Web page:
Occasions for greeting cards
The term "Easter" can probably be traced back to its origin in the Anglo-Saxon name for the Teutonic Goddess of Spring and Fertility, Eostre. During the Eostre season, many ancients thought the sun was reborn after months of winter death and celebrated Eostre when - after long, dark winters - day and night reached the same length and life returned with the spring (light) season. The Christian Easter festival however, known as the Resurrection, combined various pagan traditions and has claimed its own origin back directly to the Jewish Passover.
In 325 C.E., according to our time calculation, the Roman Emperor Constantine decided at the Council of Nicaea that Easter was to be celebrated each year on the first Sunday after the full moon following the 21st of March (when day and night are of equal length), i.e. between the 22nd of March and the 25th of April.
Because of various methods used in calculating the lunar orbit, various parts of the world celebrated Easter on various dates. It was not until 1752, the year of the Gregorian calendar adoption by Great Britain and Ireland, when the day for the Easter celebration was unified to the same date throughout all Western Christian countries. The Orthodox churches that have not really accepted the Gregorian calendar continued to celebrate the Resurrection on another day which has rarely coincided with the Western date for the festival (e.g. in 1865 and 1963). There have been various unsuccessful attempts to establish a fixed date for this movable festival.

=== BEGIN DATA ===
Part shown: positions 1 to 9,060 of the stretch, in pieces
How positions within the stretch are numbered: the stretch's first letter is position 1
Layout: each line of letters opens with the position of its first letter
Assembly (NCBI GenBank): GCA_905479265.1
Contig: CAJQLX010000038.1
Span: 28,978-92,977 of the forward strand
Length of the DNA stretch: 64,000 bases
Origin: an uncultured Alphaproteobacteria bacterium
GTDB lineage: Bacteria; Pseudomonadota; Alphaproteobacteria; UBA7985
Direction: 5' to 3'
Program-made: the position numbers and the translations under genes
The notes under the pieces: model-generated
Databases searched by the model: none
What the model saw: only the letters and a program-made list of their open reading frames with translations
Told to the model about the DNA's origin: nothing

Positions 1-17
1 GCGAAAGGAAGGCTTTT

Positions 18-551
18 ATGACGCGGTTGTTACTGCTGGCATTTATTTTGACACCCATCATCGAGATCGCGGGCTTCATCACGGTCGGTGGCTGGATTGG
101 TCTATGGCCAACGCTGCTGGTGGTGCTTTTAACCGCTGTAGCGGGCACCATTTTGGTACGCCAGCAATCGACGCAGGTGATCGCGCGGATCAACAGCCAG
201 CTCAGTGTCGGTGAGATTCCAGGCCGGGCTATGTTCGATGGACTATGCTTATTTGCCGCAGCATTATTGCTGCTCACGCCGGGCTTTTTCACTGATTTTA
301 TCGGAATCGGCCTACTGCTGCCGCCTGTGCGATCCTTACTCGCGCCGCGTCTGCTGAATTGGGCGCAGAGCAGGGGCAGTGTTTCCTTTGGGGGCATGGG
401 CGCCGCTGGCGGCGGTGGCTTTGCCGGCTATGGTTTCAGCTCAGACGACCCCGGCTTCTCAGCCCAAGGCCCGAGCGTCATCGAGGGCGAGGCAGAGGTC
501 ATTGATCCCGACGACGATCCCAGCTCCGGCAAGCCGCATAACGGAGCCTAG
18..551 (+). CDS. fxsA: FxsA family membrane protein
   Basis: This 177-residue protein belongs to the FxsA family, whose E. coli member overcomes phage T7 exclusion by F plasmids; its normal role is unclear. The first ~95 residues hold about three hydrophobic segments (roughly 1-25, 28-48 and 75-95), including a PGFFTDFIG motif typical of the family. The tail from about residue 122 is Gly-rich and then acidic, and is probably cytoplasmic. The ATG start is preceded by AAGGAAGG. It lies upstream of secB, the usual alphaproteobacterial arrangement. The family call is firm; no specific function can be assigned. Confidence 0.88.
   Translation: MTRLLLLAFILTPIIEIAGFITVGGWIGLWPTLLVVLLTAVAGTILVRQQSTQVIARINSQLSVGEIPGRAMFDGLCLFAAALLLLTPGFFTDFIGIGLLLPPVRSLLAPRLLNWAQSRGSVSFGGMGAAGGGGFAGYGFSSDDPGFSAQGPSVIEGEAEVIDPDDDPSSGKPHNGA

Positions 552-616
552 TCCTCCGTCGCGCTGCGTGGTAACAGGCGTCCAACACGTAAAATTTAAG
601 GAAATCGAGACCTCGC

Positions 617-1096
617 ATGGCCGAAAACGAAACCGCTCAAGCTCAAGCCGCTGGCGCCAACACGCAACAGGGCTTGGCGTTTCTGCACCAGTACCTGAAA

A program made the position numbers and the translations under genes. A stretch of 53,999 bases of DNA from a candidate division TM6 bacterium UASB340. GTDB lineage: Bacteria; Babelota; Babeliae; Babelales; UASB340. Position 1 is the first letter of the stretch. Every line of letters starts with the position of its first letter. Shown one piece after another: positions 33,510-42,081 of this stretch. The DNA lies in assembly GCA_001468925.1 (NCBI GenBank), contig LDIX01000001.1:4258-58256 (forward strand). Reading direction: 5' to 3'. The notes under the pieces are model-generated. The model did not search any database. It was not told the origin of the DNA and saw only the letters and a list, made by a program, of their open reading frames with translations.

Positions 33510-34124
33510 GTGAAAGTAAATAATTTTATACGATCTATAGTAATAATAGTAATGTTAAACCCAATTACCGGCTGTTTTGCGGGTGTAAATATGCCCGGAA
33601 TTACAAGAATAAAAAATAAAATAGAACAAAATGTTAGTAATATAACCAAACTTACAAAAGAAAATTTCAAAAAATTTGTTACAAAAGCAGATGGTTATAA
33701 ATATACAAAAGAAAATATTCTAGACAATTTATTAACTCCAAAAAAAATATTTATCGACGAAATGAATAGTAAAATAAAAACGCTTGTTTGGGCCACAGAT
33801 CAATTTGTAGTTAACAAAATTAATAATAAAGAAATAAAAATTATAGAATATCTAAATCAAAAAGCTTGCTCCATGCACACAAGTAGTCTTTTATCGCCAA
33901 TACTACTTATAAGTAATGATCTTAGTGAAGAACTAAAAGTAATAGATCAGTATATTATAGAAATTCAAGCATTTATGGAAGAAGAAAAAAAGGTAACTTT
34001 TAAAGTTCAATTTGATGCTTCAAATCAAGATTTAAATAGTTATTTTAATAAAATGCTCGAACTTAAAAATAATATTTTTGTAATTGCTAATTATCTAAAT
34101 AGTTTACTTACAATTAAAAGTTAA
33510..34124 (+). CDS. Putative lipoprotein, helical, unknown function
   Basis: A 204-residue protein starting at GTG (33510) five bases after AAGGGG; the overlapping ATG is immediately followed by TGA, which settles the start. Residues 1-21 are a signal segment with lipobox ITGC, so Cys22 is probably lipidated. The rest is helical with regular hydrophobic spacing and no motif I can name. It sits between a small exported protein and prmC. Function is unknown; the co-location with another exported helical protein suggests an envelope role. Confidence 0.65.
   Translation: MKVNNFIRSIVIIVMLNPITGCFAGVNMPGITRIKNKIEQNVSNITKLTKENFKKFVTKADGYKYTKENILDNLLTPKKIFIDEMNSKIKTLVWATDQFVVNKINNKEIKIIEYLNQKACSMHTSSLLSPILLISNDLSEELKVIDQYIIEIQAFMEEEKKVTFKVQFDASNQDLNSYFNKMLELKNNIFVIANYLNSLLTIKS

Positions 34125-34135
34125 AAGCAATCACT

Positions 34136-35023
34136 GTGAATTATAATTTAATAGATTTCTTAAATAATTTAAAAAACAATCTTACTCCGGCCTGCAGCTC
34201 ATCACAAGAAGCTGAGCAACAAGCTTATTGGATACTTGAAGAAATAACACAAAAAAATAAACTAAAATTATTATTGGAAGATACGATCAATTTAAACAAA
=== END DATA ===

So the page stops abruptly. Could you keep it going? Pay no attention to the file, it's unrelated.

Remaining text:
Today, people in our modern society increasingly desire to celebrate the beginning of the light season (spring) with their relatives and close friends. As families and individuals are nevertheless spread out all over the whole world, they feel - more than ever before - they need some special means of communication.
Since the turn of the last century, this has been one of the reasons why the Easter card wishes have become the most popular media of communication during this particular holiday season. Although pagan, the Easter bunny and the egg, representing a symbol of fertility and respectively a symbol of new life, have retained their popularity as the most favorite motifs for Easter card wishes.
Text: Günter Garbrecht 2001, amended 2010
Translation: Marcel Valtr, 2011
Osterkartenmotiv um 1900